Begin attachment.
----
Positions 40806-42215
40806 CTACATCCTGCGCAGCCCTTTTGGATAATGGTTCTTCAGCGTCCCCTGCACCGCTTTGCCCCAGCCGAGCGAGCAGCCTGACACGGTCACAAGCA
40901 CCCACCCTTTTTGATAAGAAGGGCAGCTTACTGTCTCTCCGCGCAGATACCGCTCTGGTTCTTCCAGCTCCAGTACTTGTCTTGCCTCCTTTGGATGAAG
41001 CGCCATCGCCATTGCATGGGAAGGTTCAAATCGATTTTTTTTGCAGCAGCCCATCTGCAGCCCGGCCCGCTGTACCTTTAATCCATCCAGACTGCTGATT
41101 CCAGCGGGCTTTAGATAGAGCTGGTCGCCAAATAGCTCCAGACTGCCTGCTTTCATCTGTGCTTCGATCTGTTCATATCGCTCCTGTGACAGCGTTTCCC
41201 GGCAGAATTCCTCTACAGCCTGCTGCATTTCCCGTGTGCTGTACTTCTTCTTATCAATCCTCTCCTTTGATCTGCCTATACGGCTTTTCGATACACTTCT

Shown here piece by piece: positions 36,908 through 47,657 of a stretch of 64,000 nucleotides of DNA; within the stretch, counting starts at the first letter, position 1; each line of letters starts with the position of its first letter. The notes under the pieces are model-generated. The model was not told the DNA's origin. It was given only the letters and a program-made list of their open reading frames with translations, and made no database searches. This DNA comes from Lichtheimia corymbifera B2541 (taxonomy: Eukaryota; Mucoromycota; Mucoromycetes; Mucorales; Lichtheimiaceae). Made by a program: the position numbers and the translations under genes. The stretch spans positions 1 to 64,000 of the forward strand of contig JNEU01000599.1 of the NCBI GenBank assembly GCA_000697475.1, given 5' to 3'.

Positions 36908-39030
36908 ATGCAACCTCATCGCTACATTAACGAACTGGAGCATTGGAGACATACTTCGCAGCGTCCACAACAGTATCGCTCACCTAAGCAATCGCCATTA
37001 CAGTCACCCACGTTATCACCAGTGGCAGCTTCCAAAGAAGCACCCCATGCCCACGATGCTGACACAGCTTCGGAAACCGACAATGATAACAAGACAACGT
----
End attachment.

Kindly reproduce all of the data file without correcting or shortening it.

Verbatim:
Positions 40806-42215
40806 CTACATCCTGCGCAGCCCTTTTGGATAATGGTTCTTCAGCGTCCCCTGCACCGCTTTGCCCCAGCCGAGCGAGCAGCCTGACACGGTCACAAGCA
40901 CCCACCCTTTTTGATAAGAAGGGCAGCTTACTGTCTCTCCGCGCAGATACCGCTCTGGTTCTTCCAGCTCCAGTACTTGTCTTGCCTCCTTTGGATGAAG
41001 CGCCATCGCCATTGCATGGGAAGGTTCAAATCGATTTTTTTTGCAGCAGCCCATCTGCAGCCCGGCCCGCTGTACCTTTAATCCATCCAGACTGCTGATT
41101 CCAGCGGGCTTTAGATAGAGCTGGTCGCCAAATAGCTCCAGACTGCCTGCTTTCATCTGTGCTTCGATCTGTTCATATCGCTCCTGTGACAGCGTTTCCC
41201 GGCAGAATTCCTCTACAGCCTGCTGCATTTCCCGTGTGCTGTACTTCTTCTTATCAATCCTCTCCTTTGATCTGCCTATACGGCTTTTCGATACACTTCT

Shown here piece by piece: positions 36,908 through 47,657 of a stretch of 64,000 nucleotides of DNA; within the stretch, counting starts at the first letter, position 1; each line of letters starts with the position of its first letter. The notes under the pieces are model-generated. The model was not told the DNA's origin. It was given only the letters and a program-made list of their open reading frames with translations, and made no database searches. This DNA comes from Lichtheimia corymbifera B2541 (taxonomy: Eukaryota; Mucoromycota; Mucoromycetes; Mucorales; Lichtheimiaceae). Made by a program: the position numbers and the translations under genes. The stretch spans positions 1 to 64,000 of the forward strand of contig JNEU01000599.1 of the NCBI GenBank assembly GCA_000697475.1, given 5' to 3'.

Positions 36908-39030
36908 ATGCAACCTCATCGCTACATTAACGAACTGGAGCATTGGAGACATACTTCGCAGCGTCCACAACAGTATCGCTCACCTAAGCAATCGCCATTA
37001 CAGTCACCCACGTTATCACCAGTGGCAGCTTCCAAAGAAGCACCCCATGCCCACGATGCTGACACAGCTTCGGAAACCGACAATGATAACAAGACAACGT